http://h10025.www1.hp.com/ewfrf/wc/document?docname=c01764161&cc=us&dlc=en&lc=en

hp 74 black ink cartridge expiration date, serial number, and upc code

There is really no reason to ever buy this cartridge.  A quick check of Amazon reveals that the 74XL  cartridge (700 pages) will run you $27.99, or about twice what the HP 74 half full cartridge (200 pages) will cost you.  Ultimately, the best advice is to avoid this cartridge (and the printers that work with it) completely – if you print more than 100-200 pages per month.

HP 74 black (CB335WN) specifications:

http://h10010.www1.hp.com/wwpc/us/en/sm/WF06c/A10-12771-64199-69422-69422-3265895-3265896-3265901.html

HP 74 black (CB335W) page yield information:

http://h10060.www1.hp.com/pageyield/en-019/searchResults.html?cCode=us,st=cartridge,ss=CB335W

Compatible with the following HP inkjet printers:

The HP 74 works in a bunch of printers – check out the HP 74XL black ink, a much better value.
  • Deskjet D4200 Series
  • Deskjet D4260
  • Deskjet D4268
  • OfficeJet J5700
  • OfficeJet J5725
  • OfficeJet J5730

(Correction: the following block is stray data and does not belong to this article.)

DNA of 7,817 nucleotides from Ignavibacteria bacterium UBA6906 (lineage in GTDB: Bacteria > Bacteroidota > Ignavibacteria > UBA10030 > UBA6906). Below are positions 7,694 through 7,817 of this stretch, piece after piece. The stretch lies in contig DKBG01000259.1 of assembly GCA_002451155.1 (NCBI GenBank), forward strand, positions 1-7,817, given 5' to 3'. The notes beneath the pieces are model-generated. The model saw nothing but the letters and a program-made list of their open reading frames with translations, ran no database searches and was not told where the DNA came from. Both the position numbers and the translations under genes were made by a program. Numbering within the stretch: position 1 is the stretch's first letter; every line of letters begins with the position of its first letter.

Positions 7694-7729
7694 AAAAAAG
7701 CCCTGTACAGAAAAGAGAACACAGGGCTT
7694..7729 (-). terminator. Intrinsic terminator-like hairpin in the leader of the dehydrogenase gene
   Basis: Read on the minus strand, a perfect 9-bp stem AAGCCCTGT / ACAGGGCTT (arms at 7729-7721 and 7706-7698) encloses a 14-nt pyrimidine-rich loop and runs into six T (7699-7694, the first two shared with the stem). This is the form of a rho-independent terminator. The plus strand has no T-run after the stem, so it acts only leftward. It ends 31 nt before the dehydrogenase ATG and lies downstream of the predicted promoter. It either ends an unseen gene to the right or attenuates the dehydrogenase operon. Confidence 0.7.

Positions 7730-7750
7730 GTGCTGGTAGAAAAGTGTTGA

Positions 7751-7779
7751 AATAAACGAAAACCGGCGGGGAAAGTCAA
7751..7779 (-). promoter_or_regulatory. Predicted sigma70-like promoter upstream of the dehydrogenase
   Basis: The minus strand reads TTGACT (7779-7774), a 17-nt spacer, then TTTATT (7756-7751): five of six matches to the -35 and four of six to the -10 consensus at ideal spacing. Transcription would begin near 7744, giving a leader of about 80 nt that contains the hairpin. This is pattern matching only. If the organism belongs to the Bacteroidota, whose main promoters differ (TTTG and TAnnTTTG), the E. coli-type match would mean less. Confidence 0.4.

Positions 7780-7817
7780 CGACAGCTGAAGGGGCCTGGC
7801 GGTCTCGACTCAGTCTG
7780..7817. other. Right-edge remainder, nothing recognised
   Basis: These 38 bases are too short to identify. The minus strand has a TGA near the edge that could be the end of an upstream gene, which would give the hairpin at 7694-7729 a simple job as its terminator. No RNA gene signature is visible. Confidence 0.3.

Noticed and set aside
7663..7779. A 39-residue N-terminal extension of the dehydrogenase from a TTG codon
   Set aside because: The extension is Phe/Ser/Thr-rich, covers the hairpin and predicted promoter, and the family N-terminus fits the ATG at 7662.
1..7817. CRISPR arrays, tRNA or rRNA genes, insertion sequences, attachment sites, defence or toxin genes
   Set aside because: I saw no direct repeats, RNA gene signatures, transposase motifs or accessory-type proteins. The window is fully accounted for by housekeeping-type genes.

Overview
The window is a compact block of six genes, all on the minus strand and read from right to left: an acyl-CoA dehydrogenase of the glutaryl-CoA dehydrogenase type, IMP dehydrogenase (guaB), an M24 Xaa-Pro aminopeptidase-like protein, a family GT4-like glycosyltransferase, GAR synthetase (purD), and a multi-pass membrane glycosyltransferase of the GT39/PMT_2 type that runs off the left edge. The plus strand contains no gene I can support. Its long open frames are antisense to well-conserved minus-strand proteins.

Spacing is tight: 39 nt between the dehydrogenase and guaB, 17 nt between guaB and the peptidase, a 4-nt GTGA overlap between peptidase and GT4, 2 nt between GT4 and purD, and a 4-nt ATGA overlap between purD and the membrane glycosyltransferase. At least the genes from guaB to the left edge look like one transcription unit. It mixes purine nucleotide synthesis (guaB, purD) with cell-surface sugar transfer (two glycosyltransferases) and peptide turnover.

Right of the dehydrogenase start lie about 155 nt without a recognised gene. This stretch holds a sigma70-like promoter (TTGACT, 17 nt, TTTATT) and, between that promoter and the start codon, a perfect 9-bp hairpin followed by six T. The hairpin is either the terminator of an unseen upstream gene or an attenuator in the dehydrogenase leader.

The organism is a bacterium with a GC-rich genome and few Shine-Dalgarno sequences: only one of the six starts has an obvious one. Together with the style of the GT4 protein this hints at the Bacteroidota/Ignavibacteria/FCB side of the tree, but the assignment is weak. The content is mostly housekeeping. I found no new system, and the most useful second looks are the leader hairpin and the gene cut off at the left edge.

• OfficeJet J5735
  • OfficeJet J5740
  • OfficeJet J5750
  • OfficeJet J5780
  • OfficeJet J5783
  • OfficeJet J5785
  • OfficeJet J5788
  • OfficeJet J5790
  • Photosmart C4200 Series
  • Photosmart C4205
  • Photosmart C4210
  • Photosmart C4240
  • Photosmart C4250
  • Photosmart C4270
  • Photosmart C4272
  • Photosmart C4273
  • Photosmart C4275
  • Photosmart C4280
  • Photosmart C4283
  • PhotoSmart C4285
  • PhotoSmart C4345
  • PhotoSmart C4380
  • PhotoSmart C4580
  • PhotoSmart C4599
  • Photosmart C5200 Series
  • Photosmart C5240
  • Photosmart C5250
  • Photosmart C5280
  • PhotoSmart C5540
  • PhotoSmart C5550
  • PhotoSmart C5580
  • PhotoSmart D5345
  • Photosmart D5360
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Review: Inside The HP 75XL, 75 XL Tri-Color (Color) Inkjet Print Cartridge (Cracked Open)

A look inside the HP 75XL tri-color (color) inkjet print cartridge.

The HP 75XL tri-color (color) ink cartridge is the “full” 75 color cartridge from Hewlett Packard that works in a variety of Officejet and Photosmart  inkjet printers. HP also offers a “half-full” version of this cartridge for $20-$25, simply the HP 75.  The HP 75XL is a good cartridge for the occasional printer and the cartridge can be had for $20 for the HP brand.  If printing at your location is 50-100 pages per month (no pictures), this cartridge is probably not a bad choice.  There are many other terrible choices (HP 92, HP 93, HP 60), and for the occasional photo, or documents in the 50-100 per month range, you could do much worse.